As Revolutionary Artist and Minister of Culture for The Black Panther Party for Self-Defense, Emory Douglas was responsible for the party’s striking agitprop posters and its newspaper’s political illustrations. His revolutionary art, collected in a new book edited by the artist Sam Durant, spoke of the social conditions and institutional racism within the US that the Black Panther Party had been born out of.
The Black Panther Party for Self-Defense was formed in Oakland, California by Huey P Newton and Bobby Seale in October 1966, just over a year after the assassination of Malcolm X. The movement fervently rejected the subjugation of African Americans and aimed to further the US civil rights movement through its meetings, demos and publications like the Black Panther newspaper.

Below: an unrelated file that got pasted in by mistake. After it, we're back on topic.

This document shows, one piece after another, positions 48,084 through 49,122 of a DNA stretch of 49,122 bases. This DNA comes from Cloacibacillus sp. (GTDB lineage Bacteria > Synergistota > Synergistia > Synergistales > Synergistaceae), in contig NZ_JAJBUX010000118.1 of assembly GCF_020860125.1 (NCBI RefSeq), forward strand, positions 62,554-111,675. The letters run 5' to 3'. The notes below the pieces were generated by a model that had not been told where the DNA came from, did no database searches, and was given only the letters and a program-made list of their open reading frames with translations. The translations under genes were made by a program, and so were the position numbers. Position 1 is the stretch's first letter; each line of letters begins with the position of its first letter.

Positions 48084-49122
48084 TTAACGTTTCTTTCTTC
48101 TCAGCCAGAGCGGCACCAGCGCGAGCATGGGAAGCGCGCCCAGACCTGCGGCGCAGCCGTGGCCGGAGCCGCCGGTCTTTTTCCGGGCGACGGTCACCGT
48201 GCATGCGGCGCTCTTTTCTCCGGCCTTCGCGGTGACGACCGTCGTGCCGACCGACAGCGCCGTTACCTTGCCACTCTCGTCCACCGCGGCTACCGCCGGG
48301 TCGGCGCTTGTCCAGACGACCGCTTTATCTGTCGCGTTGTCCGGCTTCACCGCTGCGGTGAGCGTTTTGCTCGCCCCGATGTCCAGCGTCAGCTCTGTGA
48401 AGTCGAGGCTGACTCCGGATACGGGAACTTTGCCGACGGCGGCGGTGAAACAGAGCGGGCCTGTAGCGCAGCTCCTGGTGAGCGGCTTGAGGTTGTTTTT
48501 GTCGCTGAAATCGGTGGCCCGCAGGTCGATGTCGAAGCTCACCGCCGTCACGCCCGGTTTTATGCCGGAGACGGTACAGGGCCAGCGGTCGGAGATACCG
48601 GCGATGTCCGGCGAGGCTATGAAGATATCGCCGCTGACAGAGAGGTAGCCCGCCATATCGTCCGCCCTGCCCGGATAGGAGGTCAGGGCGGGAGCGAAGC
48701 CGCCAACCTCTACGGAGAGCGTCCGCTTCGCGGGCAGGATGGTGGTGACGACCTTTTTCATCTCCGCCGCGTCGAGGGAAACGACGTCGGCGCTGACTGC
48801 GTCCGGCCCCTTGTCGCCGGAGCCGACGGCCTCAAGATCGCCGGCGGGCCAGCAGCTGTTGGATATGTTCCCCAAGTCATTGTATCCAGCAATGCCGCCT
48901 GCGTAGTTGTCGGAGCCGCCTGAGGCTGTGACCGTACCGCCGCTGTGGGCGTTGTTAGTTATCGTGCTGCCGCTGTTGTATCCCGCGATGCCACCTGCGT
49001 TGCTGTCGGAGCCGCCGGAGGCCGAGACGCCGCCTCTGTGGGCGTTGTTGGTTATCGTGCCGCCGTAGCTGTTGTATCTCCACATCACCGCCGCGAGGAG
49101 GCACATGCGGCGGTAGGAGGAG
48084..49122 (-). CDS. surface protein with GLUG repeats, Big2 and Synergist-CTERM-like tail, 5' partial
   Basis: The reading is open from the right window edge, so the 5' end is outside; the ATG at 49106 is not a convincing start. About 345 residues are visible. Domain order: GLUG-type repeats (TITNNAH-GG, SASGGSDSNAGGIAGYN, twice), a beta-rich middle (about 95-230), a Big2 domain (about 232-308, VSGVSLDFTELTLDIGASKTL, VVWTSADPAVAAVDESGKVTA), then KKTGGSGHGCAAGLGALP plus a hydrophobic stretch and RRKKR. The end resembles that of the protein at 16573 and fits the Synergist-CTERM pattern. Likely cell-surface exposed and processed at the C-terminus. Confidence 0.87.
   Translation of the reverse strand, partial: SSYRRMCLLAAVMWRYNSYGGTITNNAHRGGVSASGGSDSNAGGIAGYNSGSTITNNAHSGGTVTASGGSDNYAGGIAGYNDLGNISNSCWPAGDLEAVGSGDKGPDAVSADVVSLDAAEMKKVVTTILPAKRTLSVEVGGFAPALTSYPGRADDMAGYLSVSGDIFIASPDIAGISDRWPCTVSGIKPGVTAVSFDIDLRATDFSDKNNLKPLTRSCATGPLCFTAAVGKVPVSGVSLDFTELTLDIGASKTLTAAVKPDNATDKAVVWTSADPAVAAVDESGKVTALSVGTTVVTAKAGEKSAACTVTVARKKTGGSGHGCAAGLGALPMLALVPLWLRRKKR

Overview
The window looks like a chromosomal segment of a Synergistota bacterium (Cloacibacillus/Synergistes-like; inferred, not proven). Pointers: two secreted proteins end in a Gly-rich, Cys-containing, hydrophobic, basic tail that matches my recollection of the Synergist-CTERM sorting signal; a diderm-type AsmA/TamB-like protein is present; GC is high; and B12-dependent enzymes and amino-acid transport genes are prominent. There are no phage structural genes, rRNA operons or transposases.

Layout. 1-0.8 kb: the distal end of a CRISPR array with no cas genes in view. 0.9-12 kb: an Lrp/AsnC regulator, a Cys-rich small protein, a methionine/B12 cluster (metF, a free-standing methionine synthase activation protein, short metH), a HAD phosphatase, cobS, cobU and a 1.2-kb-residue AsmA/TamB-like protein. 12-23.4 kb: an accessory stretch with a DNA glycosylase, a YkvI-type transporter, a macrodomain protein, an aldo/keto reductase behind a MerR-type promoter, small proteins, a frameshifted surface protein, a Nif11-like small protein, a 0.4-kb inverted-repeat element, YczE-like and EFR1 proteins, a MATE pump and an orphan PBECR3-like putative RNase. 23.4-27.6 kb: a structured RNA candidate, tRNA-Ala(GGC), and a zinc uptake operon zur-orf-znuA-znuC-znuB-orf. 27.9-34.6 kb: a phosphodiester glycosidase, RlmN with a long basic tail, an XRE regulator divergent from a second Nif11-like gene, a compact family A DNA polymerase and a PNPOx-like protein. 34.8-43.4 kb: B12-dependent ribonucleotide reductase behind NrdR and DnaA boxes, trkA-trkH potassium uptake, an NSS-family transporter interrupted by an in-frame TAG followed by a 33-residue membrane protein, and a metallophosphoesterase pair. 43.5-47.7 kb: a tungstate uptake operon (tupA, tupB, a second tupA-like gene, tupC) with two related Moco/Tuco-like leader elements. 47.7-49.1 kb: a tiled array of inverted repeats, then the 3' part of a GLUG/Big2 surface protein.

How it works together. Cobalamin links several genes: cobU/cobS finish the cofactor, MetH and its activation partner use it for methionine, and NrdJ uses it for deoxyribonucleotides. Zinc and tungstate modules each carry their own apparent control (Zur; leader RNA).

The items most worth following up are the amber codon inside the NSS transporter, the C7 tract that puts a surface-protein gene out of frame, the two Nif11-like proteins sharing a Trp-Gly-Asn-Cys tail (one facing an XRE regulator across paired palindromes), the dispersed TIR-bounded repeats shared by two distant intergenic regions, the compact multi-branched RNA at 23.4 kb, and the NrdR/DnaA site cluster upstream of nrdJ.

Controversially, unlike the non-violent methods of other campaigning political groups in the late 60s, the Black Panthers advocated a hard-line form of self-defence – as the slogan went – “by any means necessary”. This included armed resistance. Indeed, Durant refers to Emory’s art as a series of “dangerous pictures” and they remain, nearly 40 years later, directly confrontational and highly challenging creations.
Douglas first met with the BPP in early 1967 but it wasn’t until Eldridge Cleaver became its Minister for Information and immediately recommended Douglas as the party’s Revolutionary Artist that he became a fully committed activist. His first job was working on the second issue of the party’s newspaper which, at its peak, managed to circulate around 400,000 copies. Douglas’ striking work, with its use of heady collage, thickly drawn characters and uncompromising slogans, quickly came to visualise the party’s struggle against oppression and their belief in “all power to all the people”.
Black Panther: the Revolutionary Art of Emory Douglas is published by Rizzoli International at £29.95